Researchers from the Norwegian Polar Institute have found more than 200 dead reindeer during their survey of Svalbard this year. The group has mapped Svalbard reindeer on the Norwegian Arctic archipelago for 40 years. Never before have they found so many dead animals in one year.
The three scientists that have been surveying the Arctic tundra for the last ten weeks say climate change is surely to blame. Researcher Åshild Ønvik Pedersen told NRK that it was scary to find so many dead animals. “This is a terrifying example of how climate change affects nature. It’s just sad,” she added.
Rising temperatures impact winter food source
During recent winters, temperatures have been notably higher than usual, causing an increase in the amount of winter rainfall. In December 2018, a period of heavy rainfall caused vast parts of the snow-covered ground to freeze. Reindeer access vegetation through the snow during the winter, so the ice cut off their only source of food.
Pedersen confirmed that the reindeer they found had starved to death. Not only were more than 200 animals found dead, those alive had notably less body weight than in previous years. The small, short-legged Svalbard reindeer is unique to the archipelago.
The Institute has stepped up its monitoring of reindeer along the west coast of Svalbard in recent years with the launch of a tag program. Along with measurements from snow, ice and grazing plants, data from reindeer herds will improve the research team’s knowledge on how climate change and the interaction between ice on land and the sea ice impact the lifestyle and movement of reindeer.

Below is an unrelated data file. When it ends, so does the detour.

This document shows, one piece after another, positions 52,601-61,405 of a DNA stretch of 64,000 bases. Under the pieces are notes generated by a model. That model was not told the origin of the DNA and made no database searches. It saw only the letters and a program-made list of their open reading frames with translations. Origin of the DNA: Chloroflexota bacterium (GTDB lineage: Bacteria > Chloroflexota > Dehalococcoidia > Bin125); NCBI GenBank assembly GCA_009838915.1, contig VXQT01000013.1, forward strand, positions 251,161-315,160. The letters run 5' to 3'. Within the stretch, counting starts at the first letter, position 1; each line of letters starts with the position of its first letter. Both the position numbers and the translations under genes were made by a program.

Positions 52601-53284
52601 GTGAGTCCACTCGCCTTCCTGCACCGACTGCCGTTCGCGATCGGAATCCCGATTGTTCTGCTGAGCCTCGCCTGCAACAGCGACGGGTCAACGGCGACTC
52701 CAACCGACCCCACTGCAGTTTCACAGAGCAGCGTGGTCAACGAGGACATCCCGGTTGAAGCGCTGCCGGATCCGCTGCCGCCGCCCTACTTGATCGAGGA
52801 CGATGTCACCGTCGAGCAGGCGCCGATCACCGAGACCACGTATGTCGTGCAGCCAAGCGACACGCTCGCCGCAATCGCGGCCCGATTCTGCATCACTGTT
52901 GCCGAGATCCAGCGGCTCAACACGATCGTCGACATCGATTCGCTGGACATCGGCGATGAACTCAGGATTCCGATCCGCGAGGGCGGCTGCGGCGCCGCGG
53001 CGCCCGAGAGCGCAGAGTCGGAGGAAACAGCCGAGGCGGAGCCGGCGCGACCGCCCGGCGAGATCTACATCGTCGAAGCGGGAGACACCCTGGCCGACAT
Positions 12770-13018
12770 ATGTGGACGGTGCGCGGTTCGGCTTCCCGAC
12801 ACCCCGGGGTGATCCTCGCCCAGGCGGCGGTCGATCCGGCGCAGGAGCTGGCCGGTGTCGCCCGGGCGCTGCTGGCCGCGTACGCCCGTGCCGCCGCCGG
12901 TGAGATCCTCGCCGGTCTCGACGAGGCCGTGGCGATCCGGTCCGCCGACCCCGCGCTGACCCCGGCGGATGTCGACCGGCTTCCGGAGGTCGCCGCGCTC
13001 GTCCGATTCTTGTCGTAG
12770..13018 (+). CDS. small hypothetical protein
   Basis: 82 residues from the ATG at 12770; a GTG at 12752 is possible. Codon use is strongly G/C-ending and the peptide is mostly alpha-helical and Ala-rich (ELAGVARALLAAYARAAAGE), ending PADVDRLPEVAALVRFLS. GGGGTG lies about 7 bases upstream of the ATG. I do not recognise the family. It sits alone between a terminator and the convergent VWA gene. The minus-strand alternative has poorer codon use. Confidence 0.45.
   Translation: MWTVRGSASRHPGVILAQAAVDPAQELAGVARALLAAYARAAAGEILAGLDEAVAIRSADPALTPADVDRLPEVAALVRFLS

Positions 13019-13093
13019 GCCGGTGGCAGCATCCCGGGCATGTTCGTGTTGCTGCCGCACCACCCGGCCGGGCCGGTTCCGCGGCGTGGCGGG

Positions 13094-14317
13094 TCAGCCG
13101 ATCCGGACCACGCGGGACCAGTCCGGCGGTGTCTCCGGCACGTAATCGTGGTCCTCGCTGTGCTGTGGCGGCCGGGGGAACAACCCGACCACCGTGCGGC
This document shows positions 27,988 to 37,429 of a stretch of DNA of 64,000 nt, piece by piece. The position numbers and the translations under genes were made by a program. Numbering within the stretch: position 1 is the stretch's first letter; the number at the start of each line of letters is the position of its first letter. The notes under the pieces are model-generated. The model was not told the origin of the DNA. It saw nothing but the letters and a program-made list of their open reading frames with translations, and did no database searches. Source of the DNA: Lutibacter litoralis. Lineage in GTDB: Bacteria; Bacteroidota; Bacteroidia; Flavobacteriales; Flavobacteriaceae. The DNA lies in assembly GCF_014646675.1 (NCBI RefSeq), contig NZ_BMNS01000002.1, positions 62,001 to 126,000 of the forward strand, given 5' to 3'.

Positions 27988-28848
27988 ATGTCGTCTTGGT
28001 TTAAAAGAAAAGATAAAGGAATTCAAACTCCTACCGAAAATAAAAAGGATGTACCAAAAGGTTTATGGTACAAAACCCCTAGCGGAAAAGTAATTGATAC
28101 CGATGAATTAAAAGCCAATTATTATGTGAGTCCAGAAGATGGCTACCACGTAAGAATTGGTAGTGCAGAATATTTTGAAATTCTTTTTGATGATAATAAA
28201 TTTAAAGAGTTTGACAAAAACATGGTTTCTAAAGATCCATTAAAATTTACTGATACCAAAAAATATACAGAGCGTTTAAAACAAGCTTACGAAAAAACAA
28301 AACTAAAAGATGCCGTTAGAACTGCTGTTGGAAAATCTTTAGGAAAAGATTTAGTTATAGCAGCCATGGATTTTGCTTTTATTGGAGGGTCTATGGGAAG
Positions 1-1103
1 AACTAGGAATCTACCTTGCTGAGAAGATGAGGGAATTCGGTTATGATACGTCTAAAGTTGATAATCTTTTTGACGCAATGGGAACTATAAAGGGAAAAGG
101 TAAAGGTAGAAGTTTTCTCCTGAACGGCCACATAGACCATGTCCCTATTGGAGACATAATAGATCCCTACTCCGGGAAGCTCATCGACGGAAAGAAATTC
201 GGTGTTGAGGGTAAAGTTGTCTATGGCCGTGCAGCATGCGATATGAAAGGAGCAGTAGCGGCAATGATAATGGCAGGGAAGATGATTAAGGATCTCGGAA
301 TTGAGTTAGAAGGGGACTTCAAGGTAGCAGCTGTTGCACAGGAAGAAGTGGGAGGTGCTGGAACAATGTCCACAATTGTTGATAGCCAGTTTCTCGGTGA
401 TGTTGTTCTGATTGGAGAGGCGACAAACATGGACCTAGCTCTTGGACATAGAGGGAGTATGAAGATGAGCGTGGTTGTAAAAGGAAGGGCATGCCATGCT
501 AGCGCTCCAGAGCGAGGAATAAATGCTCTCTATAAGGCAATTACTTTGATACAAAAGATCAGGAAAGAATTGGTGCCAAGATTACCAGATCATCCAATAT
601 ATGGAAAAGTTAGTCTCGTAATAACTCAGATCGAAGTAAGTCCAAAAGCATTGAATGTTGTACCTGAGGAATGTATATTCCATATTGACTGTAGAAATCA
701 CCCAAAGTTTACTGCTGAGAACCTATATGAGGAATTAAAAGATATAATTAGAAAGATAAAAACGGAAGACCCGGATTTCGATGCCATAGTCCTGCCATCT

Extreme temperature increase
Svalbard is one of the places on earth hardest hit by the changing climate. According to a comprehensive report from the Norwegian Environmental Agency, the average annual temperature for the previous 30-year period increased from -0.6C (31F) in 1990 to 1.5C (34.7F) in 2017, with winter temperatures showing the biggest increase.
The agency’s director Ellen Hambro described the temperature increases as extreme: “The temperature rises faster here in the Arctic than anywhere else in the world, and climate change has already had major consequences for nature, animals and the community on the island group.”
The impact of climate change on Svalbard
The amount of drift ice has reduced in recent years, making it hard for polar bears to find food. In 2018, a starving polar bear broke into the dry food storage room of a remote hotel to satisfy its hunger.
The Norwegian Polar Institute participates in the work of the Arctic Council. A report presented at a recent council meeting revealed that the Arctic region is warming twice as fast as the rest of the world. The report also stated that the amount of sea ice in the region has reduced by 75% over the past 40 years. Such a rapid change has a significant impact on both land-based and marine ecosystems.
The warming climate has had a significant impact on the human population, too. More frequent avalanches in the mountains above the settlement of Longyearbyen are causing a major headache for authorities. Two people were killed in 2015 and avalanches have occurred every year since. Evacuations of residential streets are becoming a regular part of Longyearbyen life.